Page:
Our Team of Doctors

    Our team of Travel Doctors in Gold Coast share their expertise in vaccinations required by law for entry to a country as well as the specific precautions needed and the vaccinations recommended for general protection against diseases. Always seek medical advice from travel doctors at least a month before your trip to learn more about the necessary vaccinations required before visiting your destination.

    Areas We Serve

    Coolangatta Medical Centre offers a comprehensive range of hepatitis A vaccines in the following areas in Gold Coast, Australia:

    • Tweed Heads
    • Tweed Heads South
    • Tweed Heads West
    • Bilinga
    • Cobaki Lakes
    • Tugun

    Other Medical Services We Offer:

    Apart from drug and alcohol screening procedures, Coolangatta Medical Centre offers a spectrum of specialised services designed to ensure your holistic wellness. From preventive care to advanced diagnostics, our commitment to your health knows no bounds.

    Payment Methods:

    Full fee upfront is payable on the day of your appointment and will be processed with a credit/debit card token provided at the time of booking.

    Medicare rebate is processed for you on your behalf by the administration team and will go back into the account that you have nominated with Medicare within 24 to 48 hours. For more information about Medicare rebates, see our FAQs page.

    Out of pocket fee is the amount of money that you will be out of pocket after Medicare has processed your rebate.

    Frequently Asked Questions
    (Common Questions about Hepatitis Vaccines)

    The Hepatitis B vaccine is safe and effective, providing protection against the disease in 95 of every 100 vaccinated people.4

    Hepatitis B is spread through contact with an infected person’s blood, vaginal fluids, or semen. This can occur through sexual contact or by sharing needles, syringes, or other drug-injection tools. Hepatitis B can also be passed from a mum to her baby at birth.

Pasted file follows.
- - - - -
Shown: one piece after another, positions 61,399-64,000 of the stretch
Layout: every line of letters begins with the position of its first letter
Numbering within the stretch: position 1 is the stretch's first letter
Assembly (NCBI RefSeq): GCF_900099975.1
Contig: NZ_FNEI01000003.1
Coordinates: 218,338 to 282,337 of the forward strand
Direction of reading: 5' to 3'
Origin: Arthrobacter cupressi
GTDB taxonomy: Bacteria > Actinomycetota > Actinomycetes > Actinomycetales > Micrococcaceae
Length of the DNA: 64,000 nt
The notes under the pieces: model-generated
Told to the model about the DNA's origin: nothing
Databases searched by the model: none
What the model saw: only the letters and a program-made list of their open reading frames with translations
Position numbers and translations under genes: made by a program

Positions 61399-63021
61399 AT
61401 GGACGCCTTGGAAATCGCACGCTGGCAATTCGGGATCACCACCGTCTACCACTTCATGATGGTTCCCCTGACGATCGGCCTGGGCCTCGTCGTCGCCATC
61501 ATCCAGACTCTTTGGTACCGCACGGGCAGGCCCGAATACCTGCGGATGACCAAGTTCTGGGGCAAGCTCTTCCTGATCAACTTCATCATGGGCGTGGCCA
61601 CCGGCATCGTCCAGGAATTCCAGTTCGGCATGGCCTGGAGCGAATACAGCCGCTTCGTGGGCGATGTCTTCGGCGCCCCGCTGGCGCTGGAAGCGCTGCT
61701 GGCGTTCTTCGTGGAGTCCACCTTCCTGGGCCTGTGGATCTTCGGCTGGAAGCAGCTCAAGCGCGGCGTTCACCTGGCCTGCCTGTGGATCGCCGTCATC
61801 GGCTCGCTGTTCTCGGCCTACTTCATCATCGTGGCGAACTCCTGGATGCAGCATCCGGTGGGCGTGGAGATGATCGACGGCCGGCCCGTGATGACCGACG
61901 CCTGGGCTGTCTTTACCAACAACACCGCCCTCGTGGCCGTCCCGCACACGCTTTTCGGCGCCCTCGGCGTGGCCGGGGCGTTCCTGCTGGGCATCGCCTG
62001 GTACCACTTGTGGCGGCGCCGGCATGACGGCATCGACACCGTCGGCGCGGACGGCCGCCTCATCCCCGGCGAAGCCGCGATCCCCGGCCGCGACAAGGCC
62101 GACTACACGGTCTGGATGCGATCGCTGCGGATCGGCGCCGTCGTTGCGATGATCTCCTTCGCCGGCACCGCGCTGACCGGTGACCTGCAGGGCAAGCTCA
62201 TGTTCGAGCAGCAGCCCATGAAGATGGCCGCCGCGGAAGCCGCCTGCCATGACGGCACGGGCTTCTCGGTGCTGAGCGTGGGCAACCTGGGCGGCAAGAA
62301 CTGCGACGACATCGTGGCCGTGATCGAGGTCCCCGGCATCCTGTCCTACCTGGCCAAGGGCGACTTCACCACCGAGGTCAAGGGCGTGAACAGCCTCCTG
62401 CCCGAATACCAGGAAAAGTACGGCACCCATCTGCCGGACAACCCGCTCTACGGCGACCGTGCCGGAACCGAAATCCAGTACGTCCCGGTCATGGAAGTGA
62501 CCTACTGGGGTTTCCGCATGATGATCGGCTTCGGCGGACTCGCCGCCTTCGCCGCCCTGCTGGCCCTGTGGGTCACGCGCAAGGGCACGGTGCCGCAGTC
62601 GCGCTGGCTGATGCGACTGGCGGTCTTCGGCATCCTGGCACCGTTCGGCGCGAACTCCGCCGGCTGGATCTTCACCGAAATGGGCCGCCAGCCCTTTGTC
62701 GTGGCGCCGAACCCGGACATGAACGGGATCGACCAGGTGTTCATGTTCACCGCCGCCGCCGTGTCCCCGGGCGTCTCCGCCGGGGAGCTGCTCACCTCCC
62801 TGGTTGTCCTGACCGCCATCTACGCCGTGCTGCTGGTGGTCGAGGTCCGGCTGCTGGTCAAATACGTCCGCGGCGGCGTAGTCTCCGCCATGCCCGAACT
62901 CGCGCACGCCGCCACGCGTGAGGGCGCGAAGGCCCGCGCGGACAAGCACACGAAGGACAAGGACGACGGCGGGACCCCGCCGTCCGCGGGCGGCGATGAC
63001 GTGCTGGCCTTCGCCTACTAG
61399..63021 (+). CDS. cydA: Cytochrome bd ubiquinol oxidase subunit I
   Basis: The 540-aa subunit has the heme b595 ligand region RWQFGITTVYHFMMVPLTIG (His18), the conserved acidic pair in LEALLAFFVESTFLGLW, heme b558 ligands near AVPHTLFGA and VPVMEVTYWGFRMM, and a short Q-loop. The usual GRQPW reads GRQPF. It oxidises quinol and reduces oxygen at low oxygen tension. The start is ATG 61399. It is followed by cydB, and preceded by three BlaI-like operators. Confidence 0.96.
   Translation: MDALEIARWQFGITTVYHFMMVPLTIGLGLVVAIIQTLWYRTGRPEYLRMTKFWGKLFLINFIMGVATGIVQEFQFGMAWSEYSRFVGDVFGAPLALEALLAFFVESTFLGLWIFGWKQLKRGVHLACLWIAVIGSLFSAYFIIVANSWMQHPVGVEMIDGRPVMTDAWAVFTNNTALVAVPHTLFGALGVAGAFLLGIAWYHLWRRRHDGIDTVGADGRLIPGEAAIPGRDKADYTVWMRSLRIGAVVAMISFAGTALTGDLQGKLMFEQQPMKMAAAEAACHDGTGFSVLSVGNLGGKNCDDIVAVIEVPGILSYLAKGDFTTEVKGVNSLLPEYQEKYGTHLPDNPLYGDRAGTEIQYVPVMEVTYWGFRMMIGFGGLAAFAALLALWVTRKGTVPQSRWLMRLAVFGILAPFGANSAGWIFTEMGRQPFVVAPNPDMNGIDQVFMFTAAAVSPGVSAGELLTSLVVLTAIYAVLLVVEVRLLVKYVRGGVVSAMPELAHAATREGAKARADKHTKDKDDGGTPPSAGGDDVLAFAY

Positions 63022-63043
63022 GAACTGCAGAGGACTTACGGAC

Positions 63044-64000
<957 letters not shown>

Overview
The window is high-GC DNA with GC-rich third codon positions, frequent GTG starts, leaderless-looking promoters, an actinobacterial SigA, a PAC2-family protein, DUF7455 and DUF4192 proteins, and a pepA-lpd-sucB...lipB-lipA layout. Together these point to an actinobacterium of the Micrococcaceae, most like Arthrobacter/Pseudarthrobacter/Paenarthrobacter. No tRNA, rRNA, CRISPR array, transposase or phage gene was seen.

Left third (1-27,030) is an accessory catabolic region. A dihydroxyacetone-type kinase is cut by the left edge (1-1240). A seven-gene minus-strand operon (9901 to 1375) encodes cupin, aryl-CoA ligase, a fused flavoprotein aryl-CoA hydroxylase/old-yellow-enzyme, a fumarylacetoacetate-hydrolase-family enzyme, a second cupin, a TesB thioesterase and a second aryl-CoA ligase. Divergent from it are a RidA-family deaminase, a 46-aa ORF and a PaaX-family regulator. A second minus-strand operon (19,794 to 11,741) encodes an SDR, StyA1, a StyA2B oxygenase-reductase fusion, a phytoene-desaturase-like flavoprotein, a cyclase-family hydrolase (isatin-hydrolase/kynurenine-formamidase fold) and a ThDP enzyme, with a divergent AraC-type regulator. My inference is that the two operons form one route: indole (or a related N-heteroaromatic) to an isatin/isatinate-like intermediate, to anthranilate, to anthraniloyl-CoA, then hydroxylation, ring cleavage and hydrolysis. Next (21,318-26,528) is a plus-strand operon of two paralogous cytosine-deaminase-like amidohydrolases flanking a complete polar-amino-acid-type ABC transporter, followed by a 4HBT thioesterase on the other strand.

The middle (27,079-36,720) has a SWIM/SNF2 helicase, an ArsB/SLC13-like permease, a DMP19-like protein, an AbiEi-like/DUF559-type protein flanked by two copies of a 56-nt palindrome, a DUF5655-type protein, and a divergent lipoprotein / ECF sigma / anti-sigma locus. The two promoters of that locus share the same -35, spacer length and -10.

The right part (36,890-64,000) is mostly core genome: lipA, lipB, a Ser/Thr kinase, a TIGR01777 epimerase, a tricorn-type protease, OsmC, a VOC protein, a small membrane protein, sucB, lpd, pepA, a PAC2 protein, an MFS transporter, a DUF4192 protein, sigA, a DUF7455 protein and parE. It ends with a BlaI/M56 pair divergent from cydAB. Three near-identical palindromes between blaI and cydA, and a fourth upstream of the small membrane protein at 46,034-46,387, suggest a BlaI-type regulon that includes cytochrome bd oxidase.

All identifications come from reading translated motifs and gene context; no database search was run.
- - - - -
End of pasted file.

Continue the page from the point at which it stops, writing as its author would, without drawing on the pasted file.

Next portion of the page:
In Australia, there are two types of vaccines available: monovalent and combination ones. Monovalent vaccines target a single strain of a disease (hepatitis B). Combination vaccines, on the other hand, target multiple diseases or strains in a single shot. For more information, visit the Australian Immunisation Handbook.

    The World Health Organisation (WHO) recommends the hepatitis B vaccine for all newborns, children up to 18 years of age, and all adults at higher risk of infection.

    The Australian Immunisation Handbook outlines these vaccine recommendations for the following demographic groups:

    • Infants: 4 doses (1 dose of monovalent hepatitis B vaccine at birth, 3 doses of DTPa-hepB-IPV-Hib vaccine at 2, 4, and 6 months of age)
    • Aboriginal and Torres Strait Islander People: 3 doses
    • Infants and children with HIV: 3 doses
    • Adults with HIV: 4 larger-than-usual doses
    • Dialysis patients and those with severely impaired renal function: 4 doses (double dose on each occasion) or 3 doses
    • People with imminent risk of exposure: 4 doses
    • People who have received a haematopoietic stem cell transplant: 3 doses
    • People with chronic liver disease and/or hepatitis C: 3 doses
    • Preterm and low-birthweight infants: 5 doses, including a booster dose at 12 months of age
    • People with increased risk of infection who receive blood products: 3 doses
    • People with developmental disabilities who attend daycare facilities: 3 doses

    The most common side effects include pain, soreness, or redness in the injection site, headache, and fatigue. These side effects are usually mild and only last for one to two days.

    The protection from hepatitis B vaccine can last for at least 20 years and even for a lifetime. Booster shots, which are mostly required for other vaccines to increase levels of immune response, are not usually required for people who have completed the three-dose vaccination series for hepatitis B.5

    Yes. Twinrix vaccines are combination vaccines for hepatitis A and B available in Australia. Both Twinrix (720/20) and Twinrix Junior (360/10) are administered through intramuscular injection.

    If you believe you’ve been exposed to an infected individual or you notice the onset of the symptoms of hepatitis B, seek medical advice immediately. Receiving a preventive treatment within 24 hours of being exposed to the virus can lower the likelihood of infection. 

    Visit us Today

    Monday – Friday 8:30am – 5pm
    Saturday 8:30am – 1pm
    Sunday 9am – 12pm

    PH: (07) 5599 1400
    EM: office@coolmedical.com.au
    91 Griffith Street, Coolangatta, QLD